Vinsamlegast notið þetta auðkenni þegar þið vitnið til verksins eða tengið í það: http://hdl.handle.net/1946/2451
Pneumococcal conjugate vaccines in Icelandic infants: Safety, immunogenicity and protective capacities
Streptococcus pneumoniae (pneumococcus) is a major pathogen causing infection and death among infants and young children. Pneumococcal capsular polysaccharides (PPS) are T-cell independent antigens, unable to induce isotype switching and immunological memory in infants whereas PPS conjugated to proteins are T-cell dependent antigens, immunogenic at an early age.
The aim of the studies behind this PhD thesis was to investigate in Icelandic infants new pneumococcal conjugate vaccines (PCVs) asking the following questions: Are PCVs safe in infants? Do PCVs induce functional antibodies in infants? Can antibody responses to PCV be influenced by different protein carriers? Can immunogenicity of PCV be enhanced by mixing two conjugates of the same PPS with two different protein carriers? Can infants be successfully vaccinated with two primary PCV doses compared to three? Does PCV induce short-term and long-term immunological memory and does a booster with a 23-valent pneumococcal polysaccharide vaccine (PPV23) compromise the long term immunological memory? Does the PCV vaccination affect the nasopharyngeal carriage of pneumococci or influence the rate of otitis media and use of antibiotics?
Methods: Healthy infants were vaccinated with PCV administered concomitantly with regular infant vaccines. Serotype 6B-tetanus toxoid conjugate (6B-TT) was given to two infant age groups of different ages and compared to adults. Two protein carriers were compared by randomizing 8-valent diphtheria toxoid (PCV8-DT) or tetanus toxoid (PCV8-TT) PCVs and a booster with the same PCV or a full dose PPV23. An 11-valent DT and/or TT PCV (F3bis; two carriers for 6B, 9V, 18C and 23F) was first investigated in toddlers and then compared in infants with an 11-valent F3 single DT/TT carrier PCV. Two vs. three infant PCV doses were compared in a study on a 9-valent pneumococcal/meningococcal C saccharides conjugated with the cross reacting material 197 (CRM197) (9vPnCCMnCC) and a booster with PCV or PPV23. The comparison between vaccine formulations was done in a randomized design. The side-effects were recorded. Antibodies were measured by ELISA before and after primary and booster vaccinations and protective capacities evaluated in-vitro by opsonophagocytosis and in vivo in a mouse model of pneumococcal infection. Long-term memory to PCV-TT and the effect of full dose PPV23 booster at 13 months on immunological memory was investigated at 7 years of age. Nasopharyngeal cultures were obtained between 4 – 30 months of age. History of acute otitis media (AOM) and antibiotic treatments were compared with unvaccinated controls at 2 years of age.
Results: All the vaccines were safe. Immunogenicity of 6B-TT was demonstrated by antibody production and memory type of response in infants starting from 3 or 7 months of age. Antibody responses were dominated by IgG1 in infancy, and after booster at 18 months of age, the infants had adult levels of IgG1 and IgG2 started to appear. The antibodies were functional in vitro as shown by opsonophagocytosis. The 8-valent PCV-DT and PCV-TT induced serotype specific IgG that were functional in vitro and protective against serotype 6B bacteremia and lung infection in vivo in the mouse model. The 11-valent F3 and F3bis formulations induced significant functional IgG antibodies. No benefit was observed from mixed double carrier formulation for the poorly immunogenic serotypes.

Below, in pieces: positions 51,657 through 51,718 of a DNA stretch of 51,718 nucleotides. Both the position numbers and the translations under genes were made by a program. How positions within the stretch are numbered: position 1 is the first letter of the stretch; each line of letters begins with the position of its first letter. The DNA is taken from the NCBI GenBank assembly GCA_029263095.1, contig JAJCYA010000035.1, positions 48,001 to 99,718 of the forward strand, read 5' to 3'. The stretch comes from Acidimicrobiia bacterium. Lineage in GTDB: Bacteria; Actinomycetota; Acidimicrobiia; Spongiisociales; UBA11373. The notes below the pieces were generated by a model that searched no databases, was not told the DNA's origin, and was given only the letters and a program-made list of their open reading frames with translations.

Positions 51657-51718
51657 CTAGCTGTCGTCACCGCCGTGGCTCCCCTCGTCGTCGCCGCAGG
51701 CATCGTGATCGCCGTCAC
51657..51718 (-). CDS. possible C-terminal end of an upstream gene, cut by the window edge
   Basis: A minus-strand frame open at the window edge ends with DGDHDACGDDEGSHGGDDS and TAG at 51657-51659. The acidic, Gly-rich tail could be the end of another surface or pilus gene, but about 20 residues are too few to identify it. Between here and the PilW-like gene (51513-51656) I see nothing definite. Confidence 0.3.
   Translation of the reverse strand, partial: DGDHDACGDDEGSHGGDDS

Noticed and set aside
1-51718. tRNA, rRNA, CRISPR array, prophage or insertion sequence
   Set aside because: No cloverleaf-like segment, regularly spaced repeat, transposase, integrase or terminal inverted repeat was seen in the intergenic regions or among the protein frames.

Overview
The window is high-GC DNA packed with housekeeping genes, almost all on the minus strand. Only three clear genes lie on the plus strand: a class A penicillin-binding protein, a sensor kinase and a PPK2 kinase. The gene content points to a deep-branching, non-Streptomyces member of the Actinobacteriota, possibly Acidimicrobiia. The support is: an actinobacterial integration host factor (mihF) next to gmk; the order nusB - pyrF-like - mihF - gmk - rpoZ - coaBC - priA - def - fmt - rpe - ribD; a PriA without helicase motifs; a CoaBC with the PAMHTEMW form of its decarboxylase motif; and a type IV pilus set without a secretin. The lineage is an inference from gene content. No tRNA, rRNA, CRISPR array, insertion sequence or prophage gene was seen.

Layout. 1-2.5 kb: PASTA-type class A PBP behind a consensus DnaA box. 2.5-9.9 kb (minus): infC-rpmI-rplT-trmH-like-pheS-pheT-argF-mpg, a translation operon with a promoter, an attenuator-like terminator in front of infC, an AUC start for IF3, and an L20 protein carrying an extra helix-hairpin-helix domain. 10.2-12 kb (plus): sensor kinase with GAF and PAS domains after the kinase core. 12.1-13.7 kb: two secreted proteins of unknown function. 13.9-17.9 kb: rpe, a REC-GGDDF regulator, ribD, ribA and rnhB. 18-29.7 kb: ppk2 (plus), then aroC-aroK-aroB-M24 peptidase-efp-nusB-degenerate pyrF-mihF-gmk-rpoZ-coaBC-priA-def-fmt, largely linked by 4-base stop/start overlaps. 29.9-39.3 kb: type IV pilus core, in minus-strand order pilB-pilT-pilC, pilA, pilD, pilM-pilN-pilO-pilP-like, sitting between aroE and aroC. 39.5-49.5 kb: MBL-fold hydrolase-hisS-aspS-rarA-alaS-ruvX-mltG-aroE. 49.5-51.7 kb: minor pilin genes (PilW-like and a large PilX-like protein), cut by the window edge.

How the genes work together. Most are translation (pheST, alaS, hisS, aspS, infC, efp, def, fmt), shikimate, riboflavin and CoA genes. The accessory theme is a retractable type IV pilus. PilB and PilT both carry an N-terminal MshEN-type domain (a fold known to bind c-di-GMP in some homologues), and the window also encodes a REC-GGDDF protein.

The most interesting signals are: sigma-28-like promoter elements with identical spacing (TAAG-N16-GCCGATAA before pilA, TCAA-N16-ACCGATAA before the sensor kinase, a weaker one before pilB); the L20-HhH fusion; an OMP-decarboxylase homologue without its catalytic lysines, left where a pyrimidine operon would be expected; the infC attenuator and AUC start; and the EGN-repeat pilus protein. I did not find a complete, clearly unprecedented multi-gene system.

Both two and three primary PCV doses induced significant IgG to all pneumococcal serotypes in the 9vPnCMnCC. Three doses induced higher primary IgG to seven out of nine serotypes but memory responses at 12 months were similar.
Immunological memory was demonstrated to PCV8-DT and PCV8-TT by significant IgG responses four weeks after a PPV23 booster at 13 months and to 9vPncCMnCC with a brisk IgG response as soon as one week after the PPV23 booster at 12 months. Long-term memory was demonstrated in 7-year-old children primed with PCV8-TT in infancy who responded to a 1/10 PPV23 dose with a significant rise in IgG in one week. A persistent memory was demonstrated, whether they had received PCV8-TT or PPV23 booster at 13 months of age, which was not observed in PCV naïve children. The PPV23 booster at 13 months did not significantly compromise the memory response at 7 years of age but a lower IgG1/IgG2 was observed.
An initial decrease in nasopharyngeal colonization with vaccine serotypes was observed but that effect waned by the age of 2 years when carriage was comparable between PCV vaccinated children and unvaccinated controls. Medical history at 2 years showed fewer AOM and antibiotic treatments between 18 and 24 months compared to controls. Children, repeatedly colonized after vaccination had significantly lower IgG antibodies to the colonizing serotype compared to children never colonized with same serotype.
Conclusion. The six pneumococcal conjugate vaccines tested were shown to be safe when used in Icelandic children. They induced functional antibody responses when administered concomitantly with regular infant vaccinations. Although primary vaccinations with two doses resulted in lower antibody levels than three doses, it induced significant antibody responses and immunological memory. Booster vaccinations during second year of life and six years later demonstrated sustained immunological memory that was not exhausted by a full dose of PPV23 during the second year of life. The results support the protective potential of these vaccines against invasive pneumococcal diseases in the young. With general usage of protein conjugated pneumococcal vaccines in infants, these vaccines can prevent numerous deaths and other serious consequences from pneumococcal infections.